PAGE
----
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Writing user documentation
Low R., Ford H., Pallot J., Hall J., Prentice Hall International (UK) Ltd., Hertfordshire, UK, 1994. Type: Book (9780133368352)
Date Reviewed: Jun 1 1995

A wide variety of topics are covered in widely differing depths in this short volume. Although the authors endeavor to generalize, the overall setting is that of a contracted documentation project, where writers and editors are “us,” and reviewers and owners (clients) are “them.” In that view, a synopsis is a proposal in the form of a compendium of the product (with some elements of a prototype). The book is part of the British Computer Society’s practitioner series, and I agree with the series editor’s statement in the preface that “anybody who has to write any form of documentation should find useful ideas in here.”

The book offers a broad range of anecdotal material and many hints, including (for the British) being wary of American spell-checking routines, “soothing the battered ego,” negotiating prices with print shops, and proper use of trademarks and the asterisk. Strategy for a kickoff meeting is discussed. An entire chapter is devoted to maintaining the owner’s (client’s) confidence; another covers having documentation translated. There is even a section on “Dealing with Writer’s Block.” Useful material on design appears in several contexts, although it is best to work with a professional designer. Properly, much attention is paid to the matter of audience, and indeed multiple audiences (and therefore perhaps multiple books). The audience is considered not only in relation to document content and layout, but also in terms of the physical characteristics of the volume. Three basic printing methods and five binding methods are covered, and attention is paid to the user’s environment. (Will a big binder cover up other work on the desk? Can a supplemental laminated card be provided for the nurses’ station?)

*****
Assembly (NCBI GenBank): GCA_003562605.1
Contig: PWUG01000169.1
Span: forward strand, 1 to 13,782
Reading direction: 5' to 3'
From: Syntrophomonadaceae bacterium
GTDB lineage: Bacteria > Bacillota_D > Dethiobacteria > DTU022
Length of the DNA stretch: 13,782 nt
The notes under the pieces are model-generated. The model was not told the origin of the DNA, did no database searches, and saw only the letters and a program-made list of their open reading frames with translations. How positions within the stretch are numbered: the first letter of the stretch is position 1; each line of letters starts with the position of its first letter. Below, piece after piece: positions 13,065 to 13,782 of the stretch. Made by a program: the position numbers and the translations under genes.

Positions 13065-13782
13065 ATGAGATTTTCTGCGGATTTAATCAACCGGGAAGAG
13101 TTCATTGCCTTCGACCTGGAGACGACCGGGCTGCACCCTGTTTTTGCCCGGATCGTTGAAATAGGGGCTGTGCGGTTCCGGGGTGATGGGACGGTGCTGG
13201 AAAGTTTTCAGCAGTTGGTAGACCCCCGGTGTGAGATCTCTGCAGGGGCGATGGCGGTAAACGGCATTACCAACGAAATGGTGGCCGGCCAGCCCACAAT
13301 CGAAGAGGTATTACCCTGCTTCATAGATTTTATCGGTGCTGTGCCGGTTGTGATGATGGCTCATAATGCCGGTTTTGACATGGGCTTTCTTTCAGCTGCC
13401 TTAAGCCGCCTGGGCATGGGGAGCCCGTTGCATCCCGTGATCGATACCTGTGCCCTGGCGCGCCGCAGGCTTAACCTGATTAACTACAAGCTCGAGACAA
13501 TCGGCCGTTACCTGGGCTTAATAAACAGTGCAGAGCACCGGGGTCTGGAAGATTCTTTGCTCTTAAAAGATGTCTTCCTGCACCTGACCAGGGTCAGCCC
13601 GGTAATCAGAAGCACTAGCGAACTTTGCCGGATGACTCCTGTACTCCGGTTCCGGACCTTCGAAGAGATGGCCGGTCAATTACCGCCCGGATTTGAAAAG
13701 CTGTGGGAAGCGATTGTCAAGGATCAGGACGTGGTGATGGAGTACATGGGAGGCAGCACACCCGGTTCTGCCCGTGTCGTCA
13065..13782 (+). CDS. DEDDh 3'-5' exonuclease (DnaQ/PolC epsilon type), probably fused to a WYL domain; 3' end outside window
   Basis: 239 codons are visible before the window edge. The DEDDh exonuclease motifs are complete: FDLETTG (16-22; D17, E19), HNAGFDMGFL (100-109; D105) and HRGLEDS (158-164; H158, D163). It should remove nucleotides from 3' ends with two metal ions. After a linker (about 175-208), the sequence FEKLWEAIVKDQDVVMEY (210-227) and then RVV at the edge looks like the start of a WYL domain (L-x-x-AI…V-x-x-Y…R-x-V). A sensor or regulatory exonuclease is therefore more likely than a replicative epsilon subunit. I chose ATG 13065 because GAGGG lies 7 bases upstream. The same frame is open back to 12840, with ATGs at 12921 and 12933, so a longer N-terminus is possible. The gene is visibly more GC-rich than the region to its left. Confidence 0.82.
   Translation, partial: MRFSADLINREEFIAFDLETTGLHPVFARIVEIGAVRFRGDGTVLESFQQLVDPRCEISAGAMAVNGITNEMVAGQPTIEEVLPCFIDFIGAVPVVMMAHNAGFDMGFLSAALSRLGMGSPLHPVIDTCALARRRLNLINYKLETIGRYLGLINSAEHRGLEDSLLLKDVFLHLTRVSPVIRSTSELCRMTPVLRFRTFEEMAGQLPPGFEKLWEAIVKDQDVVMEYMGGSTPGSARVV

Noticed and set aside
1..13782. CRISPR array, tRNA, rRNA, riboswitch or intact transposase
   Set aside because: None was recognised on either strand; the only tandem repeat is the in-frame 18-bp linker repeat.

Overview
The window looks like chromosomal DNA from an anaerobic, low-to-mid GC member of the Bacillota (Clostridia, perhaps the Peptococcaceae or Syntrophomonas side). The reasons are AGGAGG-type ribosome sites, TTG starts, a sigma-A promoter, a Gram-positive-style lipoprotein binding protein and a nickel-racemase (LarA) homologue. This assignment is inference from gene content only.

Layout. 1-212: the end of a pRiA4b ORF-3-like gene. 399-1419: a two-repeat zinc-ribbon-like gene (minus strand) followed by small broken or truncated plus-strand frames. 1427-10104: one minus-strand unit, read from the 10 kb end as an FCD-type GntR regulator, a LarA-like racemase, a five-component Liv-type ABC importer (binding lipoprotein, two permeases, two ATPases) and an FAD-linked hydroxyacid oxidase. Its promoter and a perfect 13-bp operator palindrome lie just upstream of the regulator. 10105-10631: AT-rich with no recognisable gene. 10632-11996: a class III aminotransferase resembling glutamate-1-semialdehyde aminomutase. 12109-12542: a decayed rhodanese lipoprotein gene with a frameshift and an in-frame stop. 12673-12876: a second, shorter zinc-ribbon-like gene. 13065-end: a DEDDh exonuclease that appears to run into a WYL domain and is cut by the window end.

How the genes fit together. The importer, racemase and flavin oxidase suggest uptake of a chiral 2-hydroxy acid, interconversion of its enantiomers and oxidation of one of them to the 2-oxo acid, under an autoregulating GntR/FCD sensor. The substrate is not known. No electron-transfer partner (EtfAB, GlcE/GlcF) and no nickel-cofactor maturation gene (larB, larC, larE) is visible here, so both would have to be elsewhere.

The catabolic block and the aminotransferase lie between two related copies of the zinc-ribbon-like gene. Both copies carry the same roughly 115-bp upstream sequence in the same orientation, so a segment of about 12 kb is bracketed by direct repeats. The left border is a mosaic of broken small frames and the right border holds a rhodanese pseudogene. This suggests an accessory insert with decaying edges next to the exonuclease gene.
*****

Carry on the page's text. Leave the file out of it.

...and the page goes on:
Online documentation, straightforward or hypertext, is not covered in appreciable depth. “Investigation,” the portion of a documentation project in which the writers obtain the information contained in the documentation, is depicted primarily by example and horror story. The chapter “The Qualities of a Good ‘Technical’ Writer” includes a statement that may not comfort those of us who are in one way or another responsible for the documentation of systems: “To a large extent, writers are born and not made.”

Reviewer:  T. C. Lowe Review #: CR118168
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Training, Help, And Documentation (H.5.2 ... )
User/ Machine Systems (H.1.2 )
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